The Green Lane Project is a PeopleForBikes program helping cities build better bike lanes to create low-stress streets. We focus on protected bike lanes, which are on-street lanes separated from traffic by curbs, planters, parked cars, or posts.
We work closely with leading U.S. cities to speed the installation of these lanes around the country. In the first two years of the project (2012 and 2013), we worked with Austin, TX, Chicago, IL, Memphis, IL, Portland, OR, San Francisco, CA and Washington, DC. In March of 2014, we selected six new cities: Atlanta, GA, Boston, MA, Denver, CO, Indianapolis, IN, Pittsburgh, PA and Seattle, WA. The Project kicked off the collaboration with these six new cities with a gathering and press conference in Indianapolis.
Protected bike lanes are part of a connected system for biking around town, which is an essential ingredient of a great place to live and work. They are a simple tool to transform city streets into places where more people feel comfortable riding a bike, making it easier to get around, save money, and live an active life.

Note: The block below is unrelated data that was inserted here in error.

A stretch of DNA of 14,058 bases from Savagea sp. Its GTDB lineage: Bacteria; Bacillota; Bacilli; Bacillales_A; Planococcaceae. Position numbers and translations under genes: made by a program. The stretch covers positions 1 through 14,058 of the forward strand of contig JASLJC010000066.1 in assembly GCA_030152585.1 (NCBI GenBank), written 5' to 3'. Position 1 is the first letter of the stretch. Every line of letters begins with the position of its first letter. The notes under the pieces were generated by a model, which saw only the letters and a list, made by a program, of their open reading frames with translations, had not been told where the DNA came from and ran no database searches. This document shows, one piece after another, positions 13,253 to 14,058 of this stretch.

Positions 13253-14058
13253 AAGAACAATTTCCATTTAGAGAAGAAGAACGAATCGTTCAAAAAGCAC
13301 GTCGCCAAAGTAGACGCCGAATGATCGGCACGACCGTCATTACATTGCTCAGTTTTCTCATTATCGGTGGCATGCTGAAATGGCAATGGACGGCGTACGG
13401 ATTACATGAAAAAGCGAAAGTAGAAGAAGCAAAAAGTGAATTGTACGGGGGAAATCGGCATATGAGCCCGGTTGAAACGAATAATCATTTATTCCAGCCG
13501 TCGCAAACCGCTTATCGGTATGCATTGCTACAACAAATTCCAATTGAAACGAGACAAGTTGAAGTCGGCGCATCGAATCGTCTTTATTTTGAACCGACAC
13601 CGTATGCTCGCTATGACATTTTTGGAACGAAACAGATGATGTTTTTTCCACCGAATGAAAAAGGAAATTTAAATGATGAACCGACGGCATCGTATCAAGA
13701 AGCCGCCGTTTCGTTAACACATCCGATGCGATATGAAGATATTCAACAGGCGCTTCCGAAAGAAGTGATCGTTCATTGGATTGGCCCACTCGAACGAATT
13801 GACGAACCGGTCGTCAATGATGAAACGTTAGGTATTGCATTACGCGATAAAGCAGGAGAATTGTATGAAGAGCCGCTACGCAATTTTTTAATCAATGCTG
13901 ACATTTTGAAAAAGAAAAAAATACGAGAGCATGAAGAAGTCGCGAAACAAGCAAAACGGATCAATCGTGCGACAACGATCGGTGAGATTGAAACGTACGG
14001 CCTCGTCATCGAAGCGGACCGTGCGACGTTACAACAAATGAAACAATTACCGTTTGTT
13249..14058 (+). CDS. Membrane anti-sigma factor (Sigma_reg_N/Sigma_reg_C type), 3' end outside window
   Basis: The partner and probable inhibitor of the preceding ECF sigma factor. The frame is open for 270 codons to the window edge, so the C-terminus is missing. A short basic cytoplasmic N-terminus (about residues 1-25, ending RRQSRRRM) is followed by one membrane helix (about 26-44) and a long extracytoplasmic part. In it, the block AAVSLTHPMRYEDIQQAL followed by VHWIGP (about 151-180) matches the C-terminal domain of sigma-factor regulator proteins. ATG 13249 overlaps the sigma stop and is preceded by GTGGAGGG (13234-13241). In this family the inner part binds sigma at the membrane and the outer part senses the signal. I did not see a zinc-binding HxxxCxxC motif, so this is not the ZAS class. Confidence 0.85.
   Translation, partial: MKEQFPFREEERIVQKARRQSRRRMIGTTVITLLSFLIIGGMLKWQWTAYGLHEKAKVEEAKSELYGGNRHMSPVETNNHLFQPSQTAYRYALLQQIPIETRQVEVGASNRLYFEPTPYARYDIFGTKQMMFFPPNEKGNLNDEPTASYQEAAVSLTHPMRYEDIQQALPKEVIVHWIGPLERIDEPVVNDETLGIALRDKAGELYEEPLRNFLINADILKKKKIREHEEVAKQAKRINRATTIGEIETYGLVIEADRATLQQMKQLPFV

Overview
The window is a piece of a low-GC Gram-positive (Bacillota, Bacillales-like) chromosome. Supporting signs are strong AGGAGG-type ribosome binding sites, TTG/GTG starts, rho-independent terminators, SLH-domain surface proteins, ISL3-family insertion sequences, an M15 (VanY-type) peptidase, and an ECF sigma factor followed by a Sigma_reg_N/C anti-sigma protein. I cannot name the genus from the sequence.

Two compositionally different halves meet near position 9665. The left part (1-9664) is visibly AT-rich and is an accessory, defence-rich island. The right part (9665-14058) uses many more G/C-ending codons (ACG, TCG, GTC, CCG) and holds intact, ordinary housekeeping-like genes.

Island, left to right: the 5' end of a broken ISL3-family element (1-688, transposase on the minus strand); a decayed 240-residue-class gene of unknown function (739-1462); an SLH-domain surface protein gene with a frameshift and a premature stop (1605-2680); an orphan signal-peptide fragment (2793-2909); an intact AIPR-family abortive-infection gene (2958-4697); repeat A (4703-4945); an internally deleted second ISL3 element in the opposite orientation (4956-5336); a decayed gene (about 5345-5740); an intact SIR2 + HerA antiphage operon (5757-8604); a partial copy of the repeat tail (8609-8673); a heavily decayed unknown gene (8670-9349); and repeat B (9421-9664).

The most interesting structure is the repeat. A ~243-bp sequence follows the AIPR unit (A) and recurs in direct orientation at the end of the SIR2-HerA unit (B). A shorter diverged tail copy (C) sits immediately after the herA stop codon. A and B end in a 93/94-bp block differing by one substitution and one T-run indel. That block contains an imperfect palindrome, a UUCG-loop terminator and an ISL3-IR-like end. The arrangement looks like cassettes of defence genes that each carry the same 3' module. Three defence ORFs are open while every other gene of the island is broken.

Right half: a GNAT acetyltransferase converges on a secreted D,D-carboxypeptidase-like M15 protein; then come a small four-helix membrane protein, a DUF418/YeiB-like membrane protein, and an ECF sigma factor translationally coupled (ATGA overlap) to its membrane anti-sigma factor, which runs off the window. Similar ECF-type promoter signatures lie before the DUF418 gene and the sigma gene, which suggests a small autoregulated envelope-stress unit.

While protected bike lanes have worked well in places like Denmark and the Netherlands for many decades, they have only recently arrived on U.S. shores. Between 1874 and 2011, only 78 of these facilities were built nationwide. This number nearly doubled to 138 protected bike lanes within the first two years of the Green Lane Project. By mid-2015, the U.S. Department of Transportation had officially endorsed the designs and the count was up to 213. The number is expected to keep growing dramatically.
Protected bike lanes bring predictability and order to busy streets: drivers like knowing where to expect riders, and pedestrians report fewer bikes on the sidewalk. Protected lanes also add vitality and energy to the street, attracting new businesses and helping create a community people want to be in, not just move through. In New York City, local businesses saw a 49% increase in retail sales after the construction of protected bike lanes on part of 9th Avenue, compared to only a 3% increase city-wide.
The Green Lane Project tells the story of protected lanes' successes, hosts hands-on workshops and study tours for city leaders, provides technical and strategic assistance, and delivers targeted grants designed to get protected bike lanes on the ground.
Top photo: Denver Transportation Director Crissy Fanganello, U.S. Secretary of Transportation Anthony Foxx and Indianapolis Mayor Greg Ballard at a Green Lane Project event in 2014. Bottom: 15th Street NW, Washington DC.